Extent of whale and dolphin watching
The Dominican Republic (DR) has the largest whale-watching industry in the Caribbean1. At least 252 humpback whales have been identified at Samaná bay, northeast of the Dominican Republic2. Whale watching in the DR was first established in 1985 from the town of Santa Bárbara de Samaná (from here on referred to as “Samaná”). At this time, an expatriate tour operator began to take mostly foreign tourists out to see the humpback whales that visit Samaná bay between January and March each year to mate and give birth. Many more tour operators followed, and in a short time Samaná became a whale-watching hub, both for day tours in Samaná bay, and as a harbor visited by some of the longer live-aboard tours that take visitors out to the offshore marine mammal sanctuaries of Silver Banks, established in 1986 and later extended to include Navidad Banks and Samaná Bay.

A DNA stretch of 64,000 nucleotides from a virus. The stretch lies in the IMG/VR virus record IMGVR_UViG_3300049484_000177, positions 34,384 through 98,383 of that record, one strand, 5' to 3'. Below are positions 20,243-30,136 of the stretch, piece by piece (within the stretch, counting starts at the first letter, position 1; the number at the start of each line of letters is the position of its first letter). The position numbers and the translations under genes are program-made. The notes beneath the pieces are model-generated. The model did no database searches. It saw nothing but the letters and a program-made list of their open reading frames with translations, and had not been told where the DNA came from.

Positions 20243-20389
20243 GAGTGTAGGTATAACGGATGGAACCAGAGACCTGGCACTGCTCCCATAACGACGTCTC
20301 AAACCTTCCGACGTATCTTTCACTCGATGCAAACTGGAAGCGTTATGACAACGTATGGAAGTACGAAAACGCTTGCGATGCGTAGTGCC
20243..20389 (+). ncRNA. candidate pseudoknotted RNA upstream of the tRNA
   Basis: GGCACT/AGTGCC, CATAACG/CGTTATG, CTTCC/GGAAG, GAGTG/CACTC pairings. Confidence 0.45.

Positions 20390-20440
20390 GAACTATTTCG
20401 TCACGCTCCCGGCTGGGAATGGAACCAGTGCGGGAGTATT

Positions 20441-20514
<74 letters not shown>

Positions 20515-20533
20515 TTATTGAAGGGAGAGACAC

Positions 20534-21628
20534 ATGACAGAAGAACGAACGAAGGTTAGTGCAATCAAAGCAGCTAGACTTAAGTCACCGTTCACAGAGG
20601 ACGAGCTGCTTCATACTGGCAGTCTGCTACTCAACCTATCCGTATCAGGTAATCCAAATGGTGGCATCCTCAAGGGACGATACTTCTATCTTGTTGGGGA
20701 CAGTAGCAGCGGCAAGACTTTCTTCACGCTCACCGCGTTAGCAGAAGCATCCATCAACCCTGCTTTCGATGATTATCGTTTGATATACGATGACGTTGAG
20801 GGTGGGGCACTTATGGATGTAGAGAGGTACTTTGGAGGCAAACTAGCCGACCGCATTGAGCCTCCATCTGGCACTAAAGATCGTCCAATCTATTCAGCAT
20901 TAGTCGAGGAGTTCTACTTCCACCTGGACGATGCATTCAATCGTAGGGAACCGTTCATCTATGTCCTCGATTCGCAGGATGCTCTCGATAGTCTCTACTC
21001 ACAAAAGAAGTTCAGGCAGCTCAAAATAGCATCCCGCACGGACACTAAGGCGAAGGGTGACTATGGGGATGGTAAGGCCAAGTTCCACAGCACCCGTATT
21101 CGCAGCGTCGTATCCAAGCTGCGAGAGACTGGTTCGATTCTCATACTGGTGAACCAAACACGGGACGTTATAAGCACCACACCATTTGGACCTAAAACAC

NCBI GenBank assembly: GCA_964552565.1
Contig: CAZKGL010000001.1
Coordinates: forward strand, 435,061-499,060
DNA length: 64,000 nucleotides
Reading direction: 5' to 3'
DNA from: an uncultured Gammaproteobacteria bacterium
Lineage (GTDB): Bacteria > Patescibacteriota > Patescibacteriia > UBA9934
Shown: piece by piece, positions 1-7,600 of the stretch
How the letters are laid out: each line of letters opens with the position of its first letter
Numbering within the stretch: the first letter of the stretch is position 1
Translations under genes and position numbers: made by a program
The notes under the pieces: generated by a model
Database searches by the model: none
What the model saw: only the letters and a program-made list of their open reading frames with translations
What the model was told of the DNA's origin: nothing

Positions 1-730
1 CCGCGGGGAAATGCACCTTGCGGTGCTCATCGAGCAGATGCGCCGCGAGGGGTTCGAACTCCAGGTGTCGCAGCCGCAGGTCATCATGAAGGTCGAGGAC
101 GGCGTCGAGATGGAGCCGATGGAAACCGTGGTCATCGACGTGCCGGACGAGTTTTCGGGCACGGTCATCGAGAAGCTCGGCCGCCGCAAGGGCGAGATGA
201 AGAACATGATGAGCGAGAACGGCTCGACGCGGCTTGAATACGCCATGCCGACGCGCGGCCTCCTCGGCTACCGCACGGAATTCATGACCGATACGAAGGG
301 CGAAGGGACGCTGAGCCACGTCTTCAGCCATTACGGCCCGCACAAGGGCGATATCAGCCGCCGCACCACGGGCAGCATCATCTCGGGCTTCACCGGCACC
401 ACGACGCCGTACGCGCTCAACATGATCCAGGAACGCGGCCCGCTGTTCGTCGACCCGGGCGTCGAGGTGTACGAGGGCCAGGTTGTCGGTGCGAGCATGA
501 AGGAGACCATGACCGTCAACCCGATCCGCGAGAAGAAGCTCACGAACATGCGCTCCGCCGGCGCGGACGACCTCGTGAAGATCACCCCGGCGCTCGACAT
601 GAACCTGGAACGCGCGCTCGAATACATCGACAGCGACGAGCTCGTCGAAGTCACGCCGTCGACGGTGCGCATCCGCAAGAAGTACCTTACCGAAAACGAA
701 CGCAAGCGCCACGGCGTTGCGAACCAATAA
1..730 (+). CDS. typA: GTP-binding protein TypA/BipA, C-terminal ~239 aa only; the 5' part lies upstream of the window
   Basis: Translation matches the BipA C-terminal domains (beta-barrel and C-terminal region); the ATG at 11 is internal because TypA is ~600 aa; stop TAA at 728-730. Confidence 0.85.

These sanctuaries cover a total area of 32,913 km² representing the most extensive conservation area of the DR and jointly referred to as the Marine Mammal Sanctuary of the Dominican Republic (MMDR). The MMDR has a sister sanctuary agreement with the Stellwagen Bank Sanctuary off the Northeast coast of the US to protect North Atlantic humpback whales on both their feeding and breeding grounds, homogenize conservation policies and information exchange and technology transfer through an agreement with the French minister of Ecological and Solidary Transition, signed in 20173. A similar agreement is planned with the Sanctuary of Agoa, French Antilles in the Caribbean. The MMDR has also exchanged experiences with Bequia (Saint Vincent and the Grenadines), and in 2013 a delegation from SVG visited Samaná to learn about whale watching ecotourism and the value of the humpback whale4.